K13.00007: Simulations of Double White Dwarf Mergers Patick Motl, Jan Staff, Dominic Marcello, Geoffrey Clayton, Juhan Frank We present numerical simulations of double white dwarf mergers initiated by mass transfer instability. In particular, we are interested in the possible connection between such double degenerate mergers and the peculiar irregular variable R Corona Borealis stars. For the merger of a Carbon-Oxygen white dwarf with a Helium white dwarf, the degree to which Carbon from the accreting star is dredged up plays a crucial role in the appearance of the rejuvenated, merged object. We explore the amount of dredge up in the accreting star and its influence in stellar evolution models initialized from the merged object resulting from dynamical evolutions. [Preview Abstract] |
Sunday, April 17, 2016 2:54PM - 3:06PM |
K13.00008: Quark matter and fermionic dark matter compact stars CHHANDA SAMANTA, Somenath Mukhopadhyay, Devasish Narayan Basu Compact stars, made of quark matter and fermionic dark matter with arbitrary masses and interaction strengths, are studied by solving the Tolman--Oppenheimer--Volkoff equation of general relativity. The mass-radius relation for quark matter compact stars is obtained from the MIT bag model equation of state (EoS) with thin crust for different bag constants. The EoS of non-self-annihilating dark matter for an interacting Fermi gas with dark matter particle of 1-100 GeV mass is studied. For sufficiently strong interactions, the maximum stable mass of compact stars and its radius are controlled by the parameter of the interaction, both increasing linearly with the interaction strength. The mass-radius relation for compact stars made of strongly interacting fermions shows that the radius remains approximately constant for a wide range of compact stars. [Preview Abstract] |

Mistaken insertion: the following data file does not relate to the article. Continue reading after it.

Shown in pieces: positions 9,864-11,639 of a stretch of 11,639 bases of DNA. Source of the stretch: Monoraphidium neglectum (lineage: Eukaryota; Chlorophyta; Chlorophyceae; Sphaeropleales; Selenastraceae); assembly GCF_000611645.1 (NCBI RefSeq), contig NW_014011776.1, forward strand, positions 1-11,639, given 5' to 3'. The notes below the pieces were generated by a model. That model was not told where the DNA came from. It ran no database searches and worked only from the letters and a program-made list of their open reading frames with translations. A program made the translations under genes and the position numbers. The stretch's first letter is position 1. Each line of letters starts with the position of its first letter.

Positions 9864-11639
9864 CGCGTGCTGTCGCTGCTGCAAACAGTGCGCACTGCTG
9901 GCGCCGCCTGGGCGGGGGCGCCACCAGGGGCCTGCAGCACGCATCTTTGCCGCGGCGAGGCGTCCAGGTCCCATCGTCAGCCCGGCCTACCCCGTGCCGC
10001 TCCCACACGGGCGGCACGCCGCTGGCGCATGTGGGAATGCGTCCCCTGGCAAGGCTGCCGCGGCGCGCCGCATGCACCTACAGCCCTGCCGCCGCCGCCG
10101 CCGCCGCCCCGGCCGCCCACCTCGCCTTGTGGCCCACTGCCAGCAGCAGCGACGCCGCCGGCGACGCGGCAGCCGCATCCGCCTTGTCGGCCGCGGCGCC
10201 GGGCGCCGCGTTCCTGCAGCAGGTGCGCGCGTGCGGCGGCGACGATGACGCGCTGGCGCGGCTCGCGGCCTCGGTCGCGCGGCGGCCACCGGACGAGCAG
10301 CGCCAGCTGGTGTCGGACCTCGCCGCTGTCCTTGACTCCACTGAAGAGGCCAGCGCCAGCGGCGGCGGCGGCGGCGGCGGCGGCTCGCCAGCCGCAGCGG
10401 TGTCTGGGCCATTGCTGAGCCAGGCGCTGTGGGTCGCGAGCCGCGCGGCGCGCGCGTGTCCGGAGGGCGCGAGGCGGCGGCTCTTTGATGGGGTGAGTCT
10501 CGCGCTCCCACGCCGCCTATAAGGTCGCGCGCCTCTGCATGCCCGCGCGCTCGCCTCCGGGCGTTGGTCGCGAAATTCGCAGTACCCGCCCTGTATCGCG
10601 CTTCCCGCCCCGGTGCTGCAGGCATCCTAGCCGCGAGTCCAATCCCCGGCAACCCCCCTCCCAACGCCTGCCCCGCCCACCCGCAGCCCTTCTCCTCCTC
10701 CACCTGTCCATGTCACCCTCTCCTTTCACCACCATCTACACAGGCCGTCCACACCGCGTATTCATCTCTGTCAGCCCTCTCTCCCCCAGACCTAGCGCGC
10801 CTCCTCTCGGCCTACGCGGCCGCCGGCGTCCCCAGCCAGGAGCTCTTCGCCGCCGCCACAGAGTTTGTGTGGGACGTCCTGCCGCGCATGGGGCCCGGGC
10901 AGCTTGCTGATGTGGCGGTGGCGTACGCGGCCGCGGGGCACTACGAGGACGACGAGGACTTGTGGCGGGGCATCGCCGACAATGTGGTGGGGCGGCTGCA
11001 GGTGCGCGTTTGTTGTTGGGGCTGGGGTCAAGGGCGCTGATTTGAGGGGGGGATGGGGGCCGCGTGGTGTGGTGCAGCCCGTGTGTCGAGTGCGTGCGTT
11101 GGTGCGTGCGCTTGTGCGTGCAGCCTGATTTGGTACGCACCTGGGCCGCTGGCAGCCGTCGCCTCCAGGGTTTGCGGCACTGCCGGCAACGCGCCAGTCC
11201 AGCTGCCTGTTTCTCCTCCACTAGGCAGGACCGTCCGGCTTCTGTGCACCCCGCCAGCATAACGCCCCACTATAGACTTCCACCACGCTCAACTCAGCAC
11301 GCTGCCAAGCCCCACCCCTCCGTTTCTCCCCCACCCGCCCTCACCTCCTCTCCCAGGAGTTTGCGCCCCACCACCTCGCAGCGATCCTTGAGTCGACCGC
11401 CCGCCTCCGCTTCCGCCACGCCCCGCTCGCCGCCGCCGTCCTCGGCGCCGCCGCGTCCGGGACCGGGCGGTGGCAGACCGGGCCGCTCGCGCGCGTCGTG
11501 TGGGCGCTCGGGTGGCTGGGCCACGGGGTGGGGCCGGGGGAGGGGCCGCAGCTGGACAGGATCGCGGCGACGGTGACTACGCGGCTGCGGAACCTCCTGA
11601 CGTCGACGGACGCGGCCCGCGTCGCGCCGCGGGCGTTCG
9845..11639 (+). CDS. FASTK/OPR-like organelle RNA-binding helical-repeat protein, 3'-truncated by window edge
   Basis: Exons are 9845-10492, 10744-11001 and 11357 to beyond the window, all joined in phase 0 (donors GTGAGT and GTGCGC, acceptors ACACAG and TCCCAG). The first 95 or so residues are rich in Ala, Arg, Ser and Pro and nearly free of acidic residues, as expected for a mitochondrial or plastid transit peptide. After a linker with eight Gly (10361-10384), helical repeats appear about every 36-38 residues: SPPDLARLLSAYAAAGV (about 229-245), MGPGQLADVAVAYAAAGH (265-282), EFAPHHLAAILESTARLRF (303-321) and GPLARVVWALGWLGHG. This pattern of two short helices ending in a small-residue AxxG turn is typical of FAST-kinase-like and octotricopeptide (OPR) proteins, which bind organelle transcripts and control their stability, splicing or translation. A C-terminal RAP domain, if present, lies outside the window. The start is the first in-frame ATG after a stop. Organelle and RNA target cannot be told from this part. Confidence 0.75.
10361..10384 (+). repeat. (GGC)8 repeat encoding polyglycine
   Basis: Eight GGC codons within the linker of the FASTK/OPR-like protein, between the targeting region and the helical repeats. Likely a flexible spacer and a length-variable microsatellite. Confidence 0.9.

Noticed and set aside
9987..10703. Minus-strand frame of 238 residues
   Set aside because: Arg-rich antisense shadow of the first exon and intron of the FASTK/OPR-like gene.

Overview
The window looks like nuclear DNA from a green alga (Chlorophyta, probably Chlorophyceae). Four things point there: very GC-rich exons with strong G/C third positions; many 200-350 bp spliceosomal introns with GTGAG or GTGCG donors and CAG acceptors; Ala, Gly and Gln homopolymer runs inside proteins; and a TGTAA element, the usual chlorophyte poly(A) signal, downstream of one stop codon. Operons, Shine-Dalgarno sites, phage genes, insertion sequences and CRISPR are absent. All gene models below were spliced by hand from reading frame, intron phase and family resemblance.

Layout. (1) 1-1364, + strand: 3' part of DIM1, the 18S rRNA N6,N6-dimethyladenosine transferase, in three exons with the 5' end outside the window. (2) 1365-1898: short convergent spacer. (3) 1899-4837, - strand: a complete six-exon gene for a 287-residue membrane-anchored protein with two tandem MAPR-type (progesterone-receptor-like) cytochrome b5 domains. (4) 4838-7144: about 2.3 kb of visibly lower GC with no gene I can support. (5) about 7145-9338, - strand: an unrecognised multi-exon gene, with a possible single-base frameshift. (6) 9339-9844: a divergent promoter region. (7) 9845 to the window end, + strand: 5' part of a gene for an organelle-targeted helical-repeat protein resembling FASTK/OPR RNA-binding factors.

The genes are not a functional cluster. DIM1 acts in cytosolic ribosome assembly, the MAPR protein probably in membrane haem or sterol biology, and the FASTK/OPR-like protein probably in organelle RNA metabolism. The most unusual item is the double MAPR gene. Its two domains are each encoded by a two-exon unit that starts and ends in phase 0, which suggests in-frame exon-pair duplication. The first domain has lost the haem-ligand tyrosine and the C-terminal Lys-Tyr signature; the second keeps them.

Sunday, April 17, 2016 3:06PM - 3:18PM |
K13.00009: VHE Observations of TeV Gamma-Ray Binaries by VERITAS Payel Kar Among many High Mass X-ray Binary (HMXB) systems, only a few exhibit TeV gamma-ray emission. Contemporaneous multi-wavelength observations of these sources are crucial for understanding their astrophysical properties. LS I $+$61 303 and HESS J0632$+$057 are two such TeV Binaries which have been observed by VERITAS and its multiwavelength partners over years. As previously seen at X-ray wavelengths, ~a TeV flux enhancement for HESS J0632$+$057 near orbital phase 0.75 has now been seen for the first time by VERITAS. This was found using updated analysis techniques implemented on the entire 200 hour data set spanning December 2006 to January 2015. From October 2014 to November 2014, LS I $+$61 303 exhibited its brightest flare ever observed. The flare provided evidence for TeV flux correlations with the emission at X-ray wavelengths. Previous flares of this system observed by VERITAS (2011-2012) had no such correlations. Studies made with multiwavelength observations facilitate our understanding of the gamma ray emission models from these HMXB systems. The results for the above two sources will be presented, along with other new ~results from VERITAS, ~improving our knowledge of this sparsely populated class of sources. [Preview Abstract] |